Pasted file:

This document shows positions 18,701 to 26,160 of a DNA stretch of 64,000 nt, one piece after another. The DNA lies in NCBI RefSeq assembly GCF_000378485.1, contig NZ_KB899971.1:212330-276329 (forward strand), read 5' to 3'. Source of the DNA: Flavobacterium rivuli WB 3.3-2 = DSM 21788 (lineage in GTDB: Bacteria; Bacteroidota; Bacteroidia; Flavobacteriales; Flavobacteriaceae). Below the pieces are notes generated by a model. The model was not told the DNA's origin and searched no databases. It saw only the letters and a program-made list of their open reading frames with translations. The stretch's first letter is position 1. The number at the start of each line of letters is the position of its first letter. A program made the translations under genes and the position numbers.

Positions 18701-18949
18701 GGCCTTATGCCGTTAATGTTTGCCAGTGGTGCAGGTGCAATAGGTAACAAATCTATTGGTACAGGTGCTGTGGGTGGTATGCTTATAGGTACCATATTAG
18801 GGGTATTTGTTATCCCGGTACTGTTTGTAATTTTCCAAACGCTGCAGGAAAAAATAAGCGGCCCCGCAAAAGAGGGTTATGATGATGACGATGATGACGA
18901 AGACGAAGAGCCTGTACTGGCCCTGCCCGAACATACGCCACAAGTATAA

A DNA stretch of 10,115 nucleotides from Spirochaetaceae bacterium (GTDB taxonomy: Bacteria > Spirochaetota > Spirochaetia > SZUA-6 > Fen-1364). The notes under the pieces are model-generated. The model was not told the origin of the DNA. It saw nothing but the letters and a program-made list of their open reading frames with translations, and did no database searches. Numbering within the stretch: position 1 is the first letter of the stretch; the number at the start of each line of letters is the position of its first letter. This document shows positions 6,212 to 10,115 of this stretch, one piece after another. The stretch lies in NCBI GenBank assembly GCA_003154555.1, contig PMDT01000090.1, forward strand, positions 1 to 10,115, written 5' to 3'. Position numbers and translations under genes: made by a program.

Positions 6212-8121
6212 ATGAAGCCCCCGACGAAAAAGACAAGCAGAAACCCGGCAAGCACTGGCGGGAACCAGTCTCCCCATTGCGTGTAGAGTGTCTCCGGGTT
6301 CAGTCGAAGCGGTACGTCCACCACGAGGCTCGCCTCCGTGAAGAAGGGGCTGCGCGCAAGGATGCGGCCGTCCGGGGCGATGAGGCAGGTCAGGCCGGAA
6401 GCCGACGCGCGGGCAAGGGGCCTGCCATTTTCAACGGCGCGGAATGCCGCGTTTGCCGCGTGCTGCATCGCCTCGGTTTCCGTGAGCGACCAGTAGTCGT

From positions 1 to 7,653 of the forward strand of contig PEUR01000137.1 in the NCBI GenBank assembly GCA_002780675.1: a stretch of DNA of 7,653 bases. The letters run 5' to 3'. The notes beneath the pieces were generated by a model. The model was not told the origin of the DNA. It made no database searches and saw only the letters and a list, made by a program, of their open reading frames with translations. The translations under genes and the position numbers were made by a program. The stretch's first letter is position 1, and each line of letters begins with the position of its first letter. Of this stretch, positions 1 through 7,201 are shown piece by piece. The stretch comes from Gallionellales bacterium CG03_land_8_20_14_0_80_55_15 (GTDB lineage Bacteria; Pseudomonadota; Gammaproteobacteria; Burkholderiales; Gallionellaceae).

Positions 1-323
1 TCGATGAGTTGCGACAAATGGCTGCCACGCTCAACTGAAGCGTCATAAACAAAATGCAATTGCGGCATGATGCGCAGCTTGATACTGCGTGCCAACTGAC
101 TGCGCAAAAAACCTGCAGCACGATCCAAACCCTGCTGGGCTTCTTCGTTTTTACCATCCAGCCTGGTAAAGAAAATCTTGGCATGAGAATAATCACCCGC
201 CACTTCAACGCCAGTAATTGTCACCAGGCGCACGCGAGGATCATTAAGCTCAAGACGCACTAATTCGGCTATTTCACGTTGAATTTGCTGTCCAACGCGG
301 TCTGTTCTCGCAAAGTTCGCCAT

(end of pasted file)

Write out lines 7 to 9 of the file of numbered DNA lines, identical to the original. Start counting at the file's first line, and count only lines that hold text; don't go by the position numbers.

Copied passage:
Positions 6212-8121
6212 ATGAAGCCCCCGACGAAAAAGACAAGCAGAAACCCGGCAAGCACTGGCGGGAACCAGTCTCCCCATTGCGTGTAGAGTGTCTCCGGGTT
6301 CAGTCGAAGCGGTACGTCCACCACGAGGCTCGCCTCCGTGAAGAAGGGGCTGCGCGCAAGGATGCGGCCGTCCGGGGCGATGAGGCAGGTCAGGCCGGAA